“On July 7, the presumptive Republican presidential nominee, Donald J. Trump, met privately with House Republicans near the Capitol. I was present as chief policy director of the House Republican Conference,” former independent presidential candidate Evan McMullin writes for The New York Times.
“A congresswoman asked him about his plans to protect Article I of the Constitution, which assigns all federal lawmaking power to Congress… Mr. Trump interrupted her to declare his commitment to the Constitution — even to parts of it that do not exist, such as ‘Article XII.’ Shock swept through the room as Mr. Trump confirmed one of our chief concerns about him: He lacked a basic knowledge of the Constitution.”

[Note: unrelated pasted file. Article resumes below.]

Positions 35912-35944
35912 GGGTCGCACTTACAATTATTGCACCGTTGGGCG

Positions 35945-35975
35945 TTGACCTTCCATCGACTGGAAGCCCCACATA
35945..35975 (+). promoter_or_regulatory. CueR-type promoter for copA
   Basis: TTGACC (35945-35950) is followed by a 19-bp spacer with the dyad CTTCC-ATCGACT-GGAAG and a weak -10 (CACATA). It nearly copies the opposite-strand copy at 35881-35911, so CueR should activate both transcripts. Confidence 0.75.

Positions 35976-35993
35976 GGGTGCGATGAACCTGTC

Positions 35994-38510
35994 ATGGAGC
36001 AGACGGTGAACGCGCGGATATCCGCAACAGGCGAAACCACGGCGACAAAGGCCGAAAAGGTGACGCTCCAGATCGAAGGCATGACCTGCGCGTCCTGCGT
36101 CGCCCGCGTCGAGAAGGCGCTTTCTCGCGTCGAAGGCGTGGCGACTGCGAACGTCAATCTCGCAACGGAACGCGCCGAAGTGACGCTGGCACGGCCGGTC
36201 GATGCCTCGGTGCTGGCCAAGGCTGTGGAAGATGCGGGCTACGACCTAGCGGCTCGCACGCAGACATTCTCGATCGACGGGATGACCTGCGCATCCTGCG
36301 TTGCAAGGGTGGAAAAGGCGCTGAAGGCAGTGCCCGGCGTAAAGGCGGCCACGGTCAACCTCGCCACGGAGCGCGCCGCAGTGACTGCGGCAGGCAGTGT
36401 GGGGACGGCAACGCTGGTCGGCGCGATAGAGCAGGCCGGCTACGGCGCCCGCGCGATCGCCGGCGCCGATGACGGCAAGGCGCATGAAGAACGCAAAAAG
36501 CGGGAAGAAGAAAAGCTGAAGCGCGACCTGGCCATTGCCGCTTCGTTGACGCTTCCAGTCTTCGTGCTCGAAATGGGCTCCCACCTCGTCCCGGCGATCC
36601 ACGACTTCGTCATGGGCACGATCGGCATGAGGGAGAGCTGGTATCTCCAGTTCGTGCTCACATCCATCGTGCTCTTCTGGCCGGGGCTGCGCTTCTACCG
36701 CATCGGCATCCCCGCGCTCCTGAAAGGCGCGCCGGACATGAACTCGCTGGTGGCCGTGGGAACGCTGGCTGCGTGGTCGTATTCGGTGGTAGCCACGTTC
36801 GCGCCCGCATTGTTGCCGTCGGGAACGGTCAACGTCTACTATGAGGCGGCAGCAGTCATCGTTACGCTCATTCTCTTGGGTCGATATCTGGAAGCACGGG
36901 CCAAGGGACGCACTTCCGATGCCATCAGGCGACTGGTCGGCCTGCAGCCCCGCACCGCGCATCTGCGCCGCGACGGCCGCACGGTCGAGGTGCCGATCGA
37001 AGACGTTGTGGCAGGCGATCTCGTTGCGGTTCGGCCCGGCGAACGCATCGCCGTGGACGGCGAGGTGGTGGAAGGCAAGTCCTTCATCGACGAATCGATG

“In our nation, power is shared, checked and balanced precisely to thwart would-be autocrats. But as we become desensitized to the notion that Mr. Trump is the ultimate authority, we may attribute less importance to the laws, norms and principles that uphold our system of government, which protects our rights. Most dangerously, we devalue our own worth and that of our fellow Americans.”Save to Favorites